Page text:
When imagining a historical arms race, your mind may float back to the Cold War faceoff between the U.S. and Soviet Union, but for today’s beer lovers, there’s plenty of posturing for shelf space at their favorite grocery store or bottle shop.
Through May, almost 900 different IPA brands were available in supermarkets throughout the U.S., which doesn’t account for the hundreds more you’ll find in other beer retailers or as draft-only options at your local brewery. That’s more options than you can shake a hop bine at.
What does this mean for IPA loving hop heads? Innovation and experimentation, for sure. Many brewers are finding new ways to make their beer stand out from the rest, whether through unique brewing processes or ingredients.
Check out these six beers that are pushing the envelope in the IPA arms race.
Your favorite IPAs use plenty of hops, but this latest concoction from Sierra Nevada doesn’t stop there. Hop lovers across the country rejoiced at the sight of this beer, which uses a unique steaming process to distill freshly picked hops before they leave the field. Oils from Cascade, Centennial and CTZ hops are turned into vapor, cooled and condensed, then added to the beer after fermentation. The result is an intense style of IPA once only found during the “wet hop” season in the fall. Science!
Masochists need only apply. Leave your sweet tooth behind for this IPA with an extra kick. Ballast Point’s Sculpin IPA has long been a fan favorite, but its grapefruit and habanero cousins can now be found in stores throughout the country. This version has peppers added to the beer, which provides an intense heat and spiciness to the Sculpin’s normally sweeter hop taste. Brave through the first few sips, as the flavor is rewarding to those who can make it all the way through. Pair it with some Mexican food, too.
A funny thing happened on the way to today’s modern IPA, which regularly sits above 6% ABV and rips enamel with hop flavor. Some breweries got left behind. New Holland’s Mad Hatter IPA was one of the original IPAs found on the market, but at 5.25% ABV and a more balanced hop bite, it needed an update. It’s now got more alcohol (5.25 to 7%), more hops (50% more dry hops) and utilizes Michigan-grown Cascades to offer a taste of the Mitten State for this newly named “Midwest IPA.”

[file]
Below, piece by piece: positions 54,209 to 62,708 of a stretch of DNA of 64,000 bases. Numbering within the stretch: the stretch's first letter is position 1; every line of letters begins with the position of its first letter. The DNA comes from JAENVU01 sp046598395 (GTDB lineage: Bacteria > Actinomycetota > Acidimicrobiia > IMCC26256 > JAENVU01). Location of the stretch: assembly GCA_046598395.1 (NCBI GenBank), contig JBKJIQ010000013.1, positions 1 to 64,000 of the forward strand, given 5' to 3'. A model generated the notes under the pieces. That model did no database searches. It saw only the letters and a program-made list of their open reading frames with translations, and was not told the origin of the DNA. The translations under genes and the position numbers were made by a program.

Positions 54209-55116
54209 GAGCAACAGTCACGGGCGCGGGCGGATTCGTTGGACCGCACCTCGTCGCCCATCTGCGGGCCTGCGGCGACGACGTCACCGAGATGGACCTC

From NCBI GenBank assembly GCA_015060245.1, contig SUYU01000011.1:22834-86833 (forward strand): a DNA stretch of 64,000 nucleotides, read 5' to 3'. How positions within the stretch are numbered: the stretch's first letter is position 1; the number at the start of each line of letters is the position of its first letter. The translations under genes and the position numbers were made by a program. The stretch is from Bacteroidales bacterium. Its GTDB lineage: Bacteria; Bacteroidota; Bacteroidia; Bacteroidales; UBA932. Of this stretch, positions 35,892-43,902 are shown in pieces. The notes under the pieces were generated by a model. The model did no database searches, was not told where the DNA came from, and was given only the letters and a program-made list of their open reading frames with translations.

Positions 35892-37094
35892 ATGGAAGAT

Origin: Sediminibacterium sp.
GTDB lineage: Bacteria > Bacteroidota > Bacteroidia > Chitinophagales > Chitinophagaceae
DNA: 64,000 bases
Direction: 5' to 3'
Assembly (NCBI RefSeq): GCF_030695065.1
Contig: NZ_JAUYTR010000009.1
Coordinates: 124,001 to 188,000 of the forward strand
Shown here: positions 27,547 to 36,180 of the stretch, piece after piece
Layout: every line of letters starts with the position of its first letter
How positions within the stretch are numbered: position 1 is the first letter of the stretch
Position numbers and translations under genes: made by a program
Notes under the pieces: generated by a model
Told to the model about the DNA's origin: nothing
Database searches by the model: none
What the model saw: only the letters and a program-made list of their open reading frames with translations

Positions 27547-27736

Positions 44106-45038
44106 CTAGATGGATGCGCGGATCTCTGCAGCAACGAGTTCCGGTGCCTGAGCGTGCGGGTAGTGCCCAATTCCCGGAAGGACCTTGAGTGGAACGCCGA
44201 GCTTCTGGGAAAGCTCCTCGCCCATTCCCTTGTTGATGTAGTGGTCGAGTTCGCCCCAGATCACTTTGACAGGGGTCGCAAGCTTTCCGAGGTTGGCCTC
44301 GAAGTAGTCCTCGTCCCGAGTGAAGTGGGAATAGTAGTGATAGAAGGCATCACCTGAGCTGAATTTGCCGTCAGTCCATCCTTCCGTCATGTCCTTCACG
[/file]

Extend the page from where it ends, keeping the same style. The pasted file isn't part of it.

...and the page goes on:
New Holland isn’t the only brewery that recently changed recipes for a beloved IPA. In this case, Stone Brewing updated their Stone Ruination IPA to Stone Ruination Double IPA 2.0, which upped the alcohol and added new hops, but also focused on a style of brewing called “hop bursting” that increases the aroma of hops used in the beer. The new effort gives off plenty of tropical fruit smells, and as it says on the label, may have you singing the praises of “a liquid poem to the glory of the hop.”
This New Jersey-based brewery has taken two of beer lovers’ favorite things—hops and barrel aging—and combined them into a wild mix of flavors. Kane uses their year-round IPA, Overhead, as a base, while bumping up the ABV from 8.2 to 9.4%. Then the beer spends six months in bourbon barrels previously used for their massive imperial stout, A Night to End All Dawns. Brace yourself for intense boozy flavor with vanilla and citrusy tones.
As you can tell by the name, Lonerider has a thing for Western themes, so it’s fitting they took the Magnificent 7 and turned it up a notch. This beer was created to push past its peers, requesting confirmation from the Guinness Book of World Records to recognize it as the first beer in the world using such a high volume of hop varieties—the 77 mentioned in its name. Only one 15-barrel batch was created, with 400 cans sold to the public and the rest going on draft locally. But don’t worry—Lonerider has said this beer will ride again.